By Paul Carsten
BEIJING (Reuters) - U.S. technology companies in China are forming alliances with domestic firms, hoping that having a local partner will make it easier to operate in the increasingly tough environment for foreign businesses in the world's second-biggest economy.
China's government has been openly pushing for the use of more Chinese and less foreign-made technology, both to grow its own tech sector and as a response to former U.S. National Security Agency contractor Edward Snowden's leaks about widespread U.S. cyber surveillance.
Simmering tensions over the issue spilled into public view on Wednesday, when U.S. business lobbies urged Beijing to postpone implementing new policies to make China's finance sector more dependent on domestic technology.
In a letter to China's Central Leading Group for Cyberspace Affairs, chaired by President Xi Jinping, a group of U.S. business associations called for "urgent discussions" with China on worries that new government proposals are "discriminatory", require disclosure of sensitive information, and could isolate China's tech sector.
If the proposals are adopted, they will likely accelerate moves by U.S. companies to form partnerships with domestic firms in an effort to localize their operations.
Some of America's biggest enterprise tech firms have already adopted this strategy, including IBM Corp <IBM.N>, Intel <INTC.O>, Dell Inc [DI.UL], Cisco Systems Inc <CSCO.O>, Hewlett-Packard Co <HPQ.N> and Juniper Networks Inc <JNPR.N>.
"In this particular market it's becoming more and more apparent that the partnering mechanism is the right way to go," said Marius Haas, Dell's president of enterprise solutions, in an interview with Reuters in Beijing.
These partnerships can involve firms sharing technology, teaming up on certain projects and, in some cases, the foreign company making an investment into a local counterpart.
"It's more efficient and it aligns well with the priorities set by the country," said Haas, who said that Dell's partnering strategy became "much, much more aggressive" about one-and-a-half years ago.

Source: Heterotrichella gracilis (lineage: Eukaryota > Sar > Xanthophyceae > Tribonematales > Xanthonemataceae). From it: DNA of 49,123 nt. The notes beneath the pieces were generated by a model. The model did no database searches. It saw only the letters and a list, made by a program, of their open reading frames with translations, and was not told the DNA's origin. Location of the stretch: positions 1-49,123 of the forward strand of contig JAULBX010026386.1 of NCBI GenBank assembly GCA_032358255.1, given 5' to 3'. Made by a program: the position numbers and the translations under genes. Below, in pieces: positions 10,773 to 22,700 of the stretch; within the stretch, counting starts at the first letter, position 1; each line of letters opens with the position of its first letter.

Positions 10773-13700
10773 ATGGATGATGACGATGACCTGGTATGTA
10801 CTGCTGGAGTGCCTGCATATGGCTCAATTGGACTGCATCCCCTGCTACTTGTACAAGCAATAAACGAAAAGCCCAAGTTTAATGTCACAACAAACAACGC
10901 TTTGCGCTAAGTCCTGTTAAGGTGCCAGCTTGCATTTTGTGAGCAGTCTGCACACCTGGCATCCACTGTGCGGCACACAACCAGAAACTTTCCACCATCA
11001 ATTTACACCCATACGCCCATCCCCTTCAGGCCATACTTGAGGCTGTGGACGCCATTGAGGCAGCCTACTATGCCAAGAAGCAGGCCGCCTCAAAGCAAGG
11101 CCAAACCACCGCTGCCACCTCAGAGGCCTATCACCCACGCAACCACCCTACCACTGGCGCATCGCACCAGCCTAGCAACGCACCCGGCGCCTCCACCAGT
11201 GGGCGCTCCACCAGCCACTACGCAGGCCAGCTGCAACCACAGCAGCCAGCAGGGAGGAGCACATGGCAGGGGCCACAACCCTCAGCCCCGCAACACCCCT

This was shortly after widespread U.S. spying was brought to light by Snowden, garnering condemnation from China in particular, which the U.S. has often singled out as a perpetrator of cyber espionage.
Dell has been in China for 16 years and, before it went private in 2013, saw annual sales in the country of roughly $5 billion.
Just last week, it announced partnerships with state-owned China Electronics Corporation and the municipal government of Guiyang.
U.S. companies may not have a choice other than forging local tie-ups, as they try to hold their ground in China's information and communications technology market, which tech research firm IDC predicts will grow 11.4 percent to $465.6 billion in 2015.
"With the current preference for local vendors, it's not going to help foreign companies to do their own local development," said Bryan Wang, a Beijing-based vice president at Forrester Research, which analyses the technology industry.
IBM, which has partnered with domestic companies like Suzhou PowerCore, flagged in its annual results call last week a bounce back in China after previously seeing "pretty dramatic declines".
That came after IBM said in August it would help China's largest server vendor Inspur International <0596.HK> design server systems. At the time it was an unexpected development as Inspur had aggressively marketed its servers to Chinese state-owned firms as a replacement for IBM systems.
Days later, IBM said it had deployed a new mainframe computer system for Industrial and Commercial Bank of China <601398.SS>.
Chipmaker Intel has even invested money in its Chinese peers. The company said in September it would pay as much as $1.5 billion for a 20 percent stake in two mobile chipmakers with ties to the Chinese government.
Forrester's Wang predicts the environment in China for foreign technology businesses will become less welcoming as government policies begin to produce the desired results so that Chinese companies become more competitive.
That means that while forging local partnerships is the best option for U.S. firms now, it's unlikely to sustain them in the market over the long run.
"It's a temporary solution, before this localization gets to the next stage and (China's government) requests only Chinese intellectual property. The last stage is pure Chinese companies with Chinese intellectual property."
(Editing by Rachel Armstrong)